Don’t let anyone tell you this film is bad!  It’s amazingly great–with a few minor quibbles because Hollywood always goes overboard on things.  I will be going to see it again, maybe more than once. 

If you like John Carter, sword and planet stories, or just alien monsters, please leave a comment.



Lord of the Jungle   4 comments

I’ve been a Tarzan fan since I saw my first Johnny Weismuller movie as a kid, and that was more than 55 years ago.  I’m not the greatest Tarzan fan.  I’m not a member of the Burroughs Bibliophiles or anything like that, but I have seen every movie I could, read all the books, collected the comics to some extent.  So I was pleased when Dynamite Entertainment–a comic book publishing company decided to redo the original Tarzan stories in comic book form.  They could do this because those books are in the public domain–Burroughs has been dead since 1950, and his copyright goes back to 1912.

And now the tale is being told once more, superbly illustrated by Roberto Castro, and scripted by Arvid Nelson.  Nelson must be quite a Burroughs fan, or else he has decided to hitch his star to the Burroughs legacy, because for a little more than a year now he has also been doing an adaptation of Burroughs John Carter of Mars series.

Dynamite does an interesting and good thing, in my humble opinion.  They bring out the first issue of new titles at a very affordable $1 price, and they do multiple covers, with the rarer ones commanding collectible prices like 7.99 and 9.99.  I kind of think the collectible covers are a bit of a rip, and I won’t pay $9.99 to have a negative version of a cover, but I guess some people will.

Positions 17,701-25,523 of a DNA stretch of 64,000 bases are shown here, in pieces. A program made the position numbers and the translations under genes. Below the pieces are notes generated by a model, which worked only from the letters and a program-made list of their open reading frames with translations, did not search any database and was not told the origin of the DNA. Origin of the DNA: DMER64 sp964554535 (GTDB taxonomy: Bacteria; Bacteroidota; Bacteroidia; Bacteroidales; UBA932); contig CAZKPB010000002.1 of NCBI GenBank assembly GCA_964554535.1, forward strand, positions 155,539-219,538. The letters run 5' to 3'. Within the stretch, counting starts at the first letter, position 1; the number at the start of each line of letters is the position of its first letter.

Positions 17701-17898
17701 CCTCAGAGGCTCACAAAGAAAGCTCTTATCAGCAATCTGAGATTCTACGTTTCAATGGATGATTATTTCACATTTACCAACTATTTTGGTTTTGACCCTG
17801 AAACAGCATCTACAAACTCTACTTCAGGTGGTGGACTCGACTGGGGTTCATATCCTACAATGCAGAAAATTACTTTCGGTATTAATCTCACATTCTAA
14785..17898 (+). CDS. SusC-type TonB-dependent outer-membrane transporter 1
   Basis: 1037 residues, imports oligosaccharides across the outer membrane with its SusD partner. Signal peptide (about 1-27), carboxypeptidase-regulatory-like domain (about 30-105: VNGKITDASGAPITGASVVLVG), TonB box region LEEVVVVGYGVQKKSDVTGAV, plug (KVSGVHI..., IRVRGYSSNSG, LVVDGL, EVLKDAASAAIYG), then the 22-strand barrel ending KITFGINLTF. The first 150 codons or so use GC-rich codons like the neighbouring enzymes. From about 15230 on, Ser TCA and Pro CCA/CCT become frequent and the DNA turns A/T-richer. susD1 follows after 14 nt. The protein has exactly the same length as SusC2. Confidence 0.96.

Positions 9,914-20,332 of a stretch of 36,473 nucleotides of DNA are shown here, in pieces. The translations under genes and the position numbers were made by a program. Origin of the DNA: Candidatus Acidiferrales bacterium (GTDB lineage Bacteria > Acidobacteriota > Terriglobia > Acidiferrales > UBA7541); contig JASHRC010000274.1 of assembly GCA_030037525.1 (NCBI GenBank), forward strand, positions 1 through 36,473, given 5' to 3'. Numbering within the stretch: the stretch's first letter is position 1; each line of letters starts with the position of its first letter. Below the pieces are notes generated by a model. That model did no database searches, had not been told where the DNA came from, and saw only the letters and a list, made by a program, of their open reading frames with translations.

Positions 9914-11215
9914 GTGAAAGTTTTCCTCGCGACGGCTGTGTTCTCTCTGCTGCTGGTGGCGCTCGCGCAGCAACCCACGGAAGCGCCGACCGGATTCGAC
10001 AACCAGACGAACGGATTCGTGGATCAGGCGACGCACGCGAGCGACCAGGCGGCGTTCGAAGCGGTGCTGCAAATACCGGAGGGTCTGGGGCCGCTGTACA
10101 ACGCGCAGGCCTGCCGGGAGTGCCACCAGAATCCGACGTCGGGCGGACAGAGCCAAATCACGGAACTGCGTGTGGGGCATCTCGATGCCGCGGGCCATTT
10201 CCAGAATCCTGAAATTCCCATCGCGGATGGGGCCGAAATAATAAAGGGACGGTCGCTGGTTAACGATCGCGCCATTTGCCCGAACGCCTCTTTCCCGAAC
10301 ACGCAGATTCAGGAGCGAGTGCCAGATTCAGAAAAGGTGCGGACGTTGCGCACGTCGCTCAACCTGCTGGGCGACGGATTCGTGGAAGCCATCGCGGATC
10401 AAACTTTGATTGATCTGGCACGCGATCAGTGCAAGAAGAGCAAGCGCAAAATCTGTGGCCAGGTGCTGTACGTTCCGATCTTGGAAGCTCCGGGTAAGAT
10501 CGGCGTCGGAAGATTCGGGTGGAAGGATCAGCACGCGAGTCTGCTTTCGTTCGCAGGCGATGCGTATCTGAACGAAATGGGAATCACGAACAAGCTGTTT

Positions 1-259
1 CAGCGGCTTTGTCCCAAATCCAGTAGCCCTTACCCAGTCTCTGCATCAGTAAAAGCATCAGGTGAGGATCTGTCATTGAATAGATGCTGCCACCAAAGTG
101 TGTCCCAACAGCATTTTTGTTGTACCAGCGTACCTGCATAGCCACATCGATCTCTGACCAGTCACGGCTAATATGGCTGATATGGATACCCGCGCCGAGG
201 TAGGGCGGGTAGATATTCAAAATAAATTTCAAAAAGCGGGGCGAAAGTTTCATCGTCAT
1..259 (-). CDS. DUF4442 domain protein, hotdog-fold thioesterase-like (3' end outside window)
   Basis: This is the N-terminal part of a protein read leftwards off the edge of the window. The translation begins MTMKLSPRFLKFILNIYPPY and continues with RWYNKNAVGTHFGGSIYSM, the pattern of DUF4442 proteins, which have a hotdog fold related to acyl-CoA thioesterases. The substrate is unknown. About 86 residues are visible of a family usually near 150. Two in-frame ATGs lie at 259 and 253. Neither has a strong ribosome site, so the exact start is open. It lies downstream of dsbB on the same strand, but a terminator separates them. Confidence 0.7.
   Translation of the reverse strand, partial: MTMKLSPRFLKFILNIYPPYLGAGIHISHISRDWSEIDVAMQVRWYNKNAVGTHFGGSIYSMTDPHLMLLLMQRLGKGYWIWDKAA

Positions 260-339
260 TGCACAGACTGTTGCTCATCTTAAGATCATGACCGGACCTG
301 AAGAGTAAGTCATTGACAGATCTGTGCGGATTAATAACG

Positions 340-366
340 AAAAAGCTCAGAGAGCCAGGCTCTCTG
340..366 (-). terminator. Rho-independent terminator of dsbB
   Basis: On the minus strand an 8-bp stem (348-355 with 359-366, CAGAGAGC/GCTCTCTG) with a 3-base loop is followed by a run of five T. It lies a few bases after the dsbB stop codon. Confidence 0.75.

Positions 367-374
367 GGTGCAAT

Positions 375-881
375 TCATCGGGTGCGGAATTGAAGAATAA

The four covers for Lord of the Jungle #1 in January 2012.

Here’s a bit of an oddity.  The comic could not be called Tarzan, so they used Lord of the Jungle instead.  Burroughs used that title for one of his novels, but I don’t think ERB Inc. trademarked that phrase the way they trademarked Tarzan of the Apes.  We might have a Tarzan comic in which the word Tarzan never appears.  I’ll be interested to see how that works out.

The four covers are by Alex Ross, Ryan Sook, Paul Renaud, and Lucio Parrillo.  Ross is the only one I’ve ever heard of before, but all four artists are masters of their art.  Arvid Nelson has done an excellent adaptation of Tarzan of the Apes, and I will be buying this book as long as it comes out.  I can only hope that it wanders off and breaks new ground with original stories the same way his Barsoomian books have.  They deserve a blog, too.